Following are some designs of storage vessels for high pressure fluids :


This type of storage vessel is preferred for storage of high pressure fluids. A sphere is a very strong structure. The even distribution of stresses on the sphere's surfaces, both internally and externally, generally means that there are no weak points. Spheres however, are much more costly to manufacture than cylindrical or rectangular vessels.

Storage Spheres need ancillary equipment similar to tank storage - e.g. Access manholes, Safety valves, Access ladders, Earthing points .. etc.

An advantage of spherical storage vessels is, that they have a smaller surface area per unit volume than any other shape of vessel. This means, that the quantity of heat transferred from warmer surroundings to the liquid in the sphere, will be less than that for cylindrical or rectangular storage vessels.

Figure 35


Cylinders are widely used for storage due to their being less expensive to produce than spheres. However, cylinders are not as strong as spheres due to the weak point at each end.

This weakness is reduced by hemispherical or rounded ends being fitted. If the whole cylinder is manufactured from thicker material than a comparable spherical vessel of similar capacity, storage pressure can be similar to that of a sphere.

Figure 36

ULLAGE -The 'Ullage' space is the vapour space above a liquid in a storage vessel and is necessary to allow for expansion of the liquid during hot weather. The amount of ullage space depends on the density of the liquid, particularly volatile liquids and is usually increased with increase in liquid density.


To store small quantities of gas at very high pressure, we use gas cylinders. These vessels however, are very heavy due to the thickness of the metal of construction.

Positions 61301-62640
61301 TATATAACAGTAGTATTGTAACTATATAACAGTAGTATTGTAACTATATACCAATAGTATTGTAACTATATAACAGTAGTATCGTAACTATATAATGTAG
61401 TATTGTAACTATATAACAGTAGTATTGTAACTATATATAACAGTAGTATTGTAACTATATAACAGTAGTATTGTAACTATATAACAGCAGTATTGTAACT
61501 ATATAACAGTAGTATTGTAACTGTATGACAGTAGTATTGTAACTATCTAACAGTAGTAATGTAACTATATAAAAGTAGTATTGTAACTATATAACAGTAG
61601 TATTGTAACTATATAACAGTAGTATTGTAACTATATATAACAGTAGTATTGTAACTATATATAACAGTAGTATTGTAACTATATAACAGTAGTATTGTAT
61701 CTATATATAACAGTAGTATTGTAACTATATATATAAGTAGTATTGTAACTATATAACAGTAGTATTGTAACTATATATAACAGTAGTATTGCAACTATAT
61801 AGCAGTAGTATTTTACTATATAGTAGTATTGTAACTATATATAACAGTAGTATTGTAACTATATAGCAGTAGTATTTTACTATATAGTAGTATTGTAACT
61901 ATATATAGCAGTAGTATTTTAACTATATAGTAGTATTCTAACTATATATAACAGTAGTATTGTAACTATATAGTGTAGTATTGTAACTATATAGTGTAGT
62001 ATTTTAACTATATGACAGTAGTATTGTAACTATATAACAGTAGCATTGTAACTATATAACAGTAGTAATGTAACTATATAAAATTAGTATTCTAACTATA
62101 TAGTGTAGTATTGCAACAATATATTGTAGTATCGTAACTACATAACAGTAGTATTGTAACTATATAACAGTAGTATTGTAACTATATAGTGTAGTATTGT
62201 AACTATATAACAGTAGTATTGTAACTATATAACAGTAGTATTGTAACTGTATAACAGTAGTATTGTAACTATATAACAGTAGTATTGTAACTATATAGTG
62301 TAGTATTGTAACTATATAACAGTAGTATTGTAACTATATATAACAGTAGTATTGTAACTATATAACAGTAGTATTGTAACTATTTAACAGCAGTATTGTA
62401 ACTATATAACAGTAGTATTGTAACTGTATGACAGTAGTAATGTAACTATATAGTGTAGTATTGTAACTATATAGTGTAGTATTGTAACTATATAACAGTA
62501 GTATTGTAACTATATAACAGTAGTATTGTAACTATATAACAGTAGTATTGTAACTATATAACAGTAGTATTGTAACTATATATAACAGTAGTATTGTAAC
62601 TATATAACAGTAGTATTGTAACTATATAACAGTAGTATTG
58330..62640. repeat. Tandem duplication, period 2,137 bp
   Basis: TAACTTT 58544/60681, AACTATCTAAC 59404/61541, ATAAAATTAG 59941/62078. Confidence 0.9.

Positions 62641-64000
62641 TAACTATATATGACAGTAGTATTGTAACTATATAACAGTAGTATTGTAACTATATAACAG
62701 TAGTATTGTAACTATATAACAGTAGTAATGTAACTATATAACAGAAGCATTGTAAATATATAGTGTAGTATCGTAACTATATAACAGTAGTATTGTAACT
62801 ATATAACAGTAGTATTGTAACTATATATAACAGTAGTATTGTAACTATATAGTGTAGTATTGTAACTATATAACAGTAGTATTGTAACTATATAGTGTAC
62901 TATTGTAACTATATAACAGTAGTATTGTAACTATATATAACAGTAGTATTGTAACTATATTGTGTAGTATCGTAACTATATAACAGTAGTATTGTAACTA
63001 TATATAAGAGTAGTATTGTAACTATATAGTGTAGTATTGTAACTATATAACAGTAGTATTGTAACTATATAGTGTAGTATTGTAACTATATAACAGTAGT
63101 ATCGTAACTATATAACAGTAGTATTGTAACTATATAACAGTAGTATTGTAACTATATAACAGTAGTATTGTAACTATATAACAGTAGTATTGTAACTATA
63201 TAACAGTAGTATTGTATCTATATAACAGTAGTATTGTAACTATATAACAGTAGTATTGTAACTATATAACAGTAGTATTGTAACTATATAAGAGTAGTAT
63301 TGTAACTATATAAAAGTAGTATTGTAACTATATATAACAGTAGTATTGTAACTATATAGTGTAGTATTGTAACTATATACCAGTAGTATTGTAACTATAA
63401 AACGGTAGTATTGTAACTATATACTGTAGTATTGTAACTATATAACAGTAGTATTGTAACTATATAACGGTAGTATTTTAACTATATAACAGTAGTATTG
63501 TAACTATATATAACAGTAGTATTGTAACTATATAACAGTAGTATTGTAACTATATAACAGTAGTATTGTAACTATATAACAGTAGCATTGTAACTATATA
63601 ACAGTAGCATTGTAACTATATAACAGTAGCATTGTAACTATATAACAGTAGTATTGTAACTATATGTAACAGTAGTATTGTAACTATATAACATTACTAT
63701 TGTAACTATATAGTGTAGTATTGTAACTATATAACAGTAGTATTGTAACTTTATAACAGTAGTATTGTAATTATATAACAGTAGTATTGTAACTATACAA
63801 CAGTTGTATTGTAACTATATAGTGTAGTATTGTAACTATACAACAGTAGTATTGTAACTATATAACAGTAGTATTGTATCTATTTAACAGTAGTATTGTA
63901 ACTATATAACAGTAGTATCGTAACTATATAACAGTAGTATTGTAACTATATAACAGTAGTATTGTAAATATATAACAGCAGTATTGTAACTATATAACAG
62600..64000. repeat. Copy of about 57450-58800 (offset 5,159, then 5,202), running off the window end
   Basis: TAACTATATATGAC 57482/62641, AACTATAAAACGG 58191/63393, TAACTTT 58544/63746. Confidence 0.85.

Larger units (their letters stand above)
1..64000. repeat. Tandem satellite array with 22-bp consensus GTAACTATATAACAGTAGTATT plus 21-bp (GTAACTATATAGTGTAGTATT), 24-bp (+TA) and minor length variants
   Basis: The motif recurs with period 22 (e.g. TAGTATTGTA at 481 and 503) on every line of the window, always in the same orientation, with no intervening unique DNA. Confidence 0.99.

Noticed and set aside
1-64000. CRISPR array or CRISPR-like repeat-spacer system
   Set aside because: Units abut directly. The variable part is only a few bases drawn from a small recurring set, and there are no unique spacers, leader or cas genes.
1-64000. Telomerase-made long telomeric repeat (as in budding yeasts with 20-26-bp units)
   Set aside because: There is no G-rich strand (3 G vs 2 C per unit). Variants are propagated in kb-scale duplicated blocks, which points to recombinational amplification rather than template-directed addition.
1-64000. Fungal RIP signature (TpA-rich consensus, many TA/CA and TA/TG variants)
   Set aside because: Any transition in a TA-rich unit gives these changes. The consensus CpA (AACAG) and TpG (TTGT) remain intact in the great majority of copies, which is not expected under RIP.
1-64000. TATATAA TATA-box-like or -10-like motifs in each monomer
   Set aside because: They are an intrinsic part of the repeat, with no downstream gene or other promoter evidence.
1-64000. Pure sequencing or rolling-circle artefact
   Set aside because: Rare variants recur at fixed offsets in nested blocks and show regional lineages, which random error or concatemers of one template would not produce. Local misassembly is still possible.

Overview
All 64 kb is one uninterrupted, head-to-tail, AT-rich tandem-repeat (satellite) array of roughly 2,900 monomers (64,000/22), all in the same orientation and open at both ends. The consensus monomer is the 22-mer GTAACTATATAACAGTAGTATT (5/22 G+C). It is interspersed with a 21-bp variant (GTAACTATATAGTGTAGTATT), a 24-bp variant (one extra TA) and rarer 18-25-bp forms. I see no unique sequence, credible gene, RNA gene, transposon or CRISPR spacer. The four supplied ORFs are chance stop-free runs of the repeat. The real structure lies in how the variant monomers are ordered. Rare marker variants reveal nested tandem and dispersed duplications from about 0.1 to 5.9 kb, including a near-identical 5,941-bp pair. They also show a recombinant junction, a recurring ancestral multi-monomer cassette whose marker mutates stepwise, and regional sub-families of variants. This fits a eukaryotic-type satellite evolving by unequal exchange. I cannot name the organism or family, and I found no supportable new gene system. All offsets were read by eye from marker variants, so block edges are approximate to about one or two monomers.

When a gas cylinder is in use, a special head is connected which incorporates a regulator with a needle valve for fine adjustment and pressure gauges indicating the pressure upstream and downstream of the regulator. Such cylinders are painted with a colour code and, if the gas is toxic or hazardous, a coloured band is painted around the vessel neck which identifies the contents.

This naming of the gas is an essential requirement and is therefore in addition to the colour bands.



The traditional method of storing low-pressure gases is in a water-sealed Gas Holder (or Gasometer). Another LP storage vessel is the 'Piston Type' gas-holder.

These methods of gas storage are now almost obsolete due to modern methods of domestic gas distribution.


This vessel is constructed in sections that 'Telescope' up and down as the quantity of contained gas changes. Water (or oil) seals are fitted between the telescoping sections with sufficient head pressure to prevent gas blowing out of the seals. The gas pressure is governed by the weight of the telescoping sections.

(See Figure 37)


This gas holder contains a weighted piston with seals fitted between it and the vessel shell. Again, the quantity of gas governs the position of the piston. The pressure of the gas depends on the weight of the piston.

(See Figure 38)

The construction materials of storage vessels are selected by the Design Engineers and depend on the properties of the fluid to be stored. Mild steel, Stainless steel, Carbon steel, Aluminium, Special plastics and various other materials are used. Pressure and corrosive properties of the stored fluids are two of the main factors which govern the type and thickness of the construction materials. In many cases, vessels are coated internally with special substances to prevent corrosion. In other cases, a vessel may be externally ' lagged ' with an insulating material to minimise heat loss to, or heat absorption from, the surrounding atmosphere and other equipment.


Figure: 37


Figure: 38

Last Updated on Monday, 24 May 2010 21:47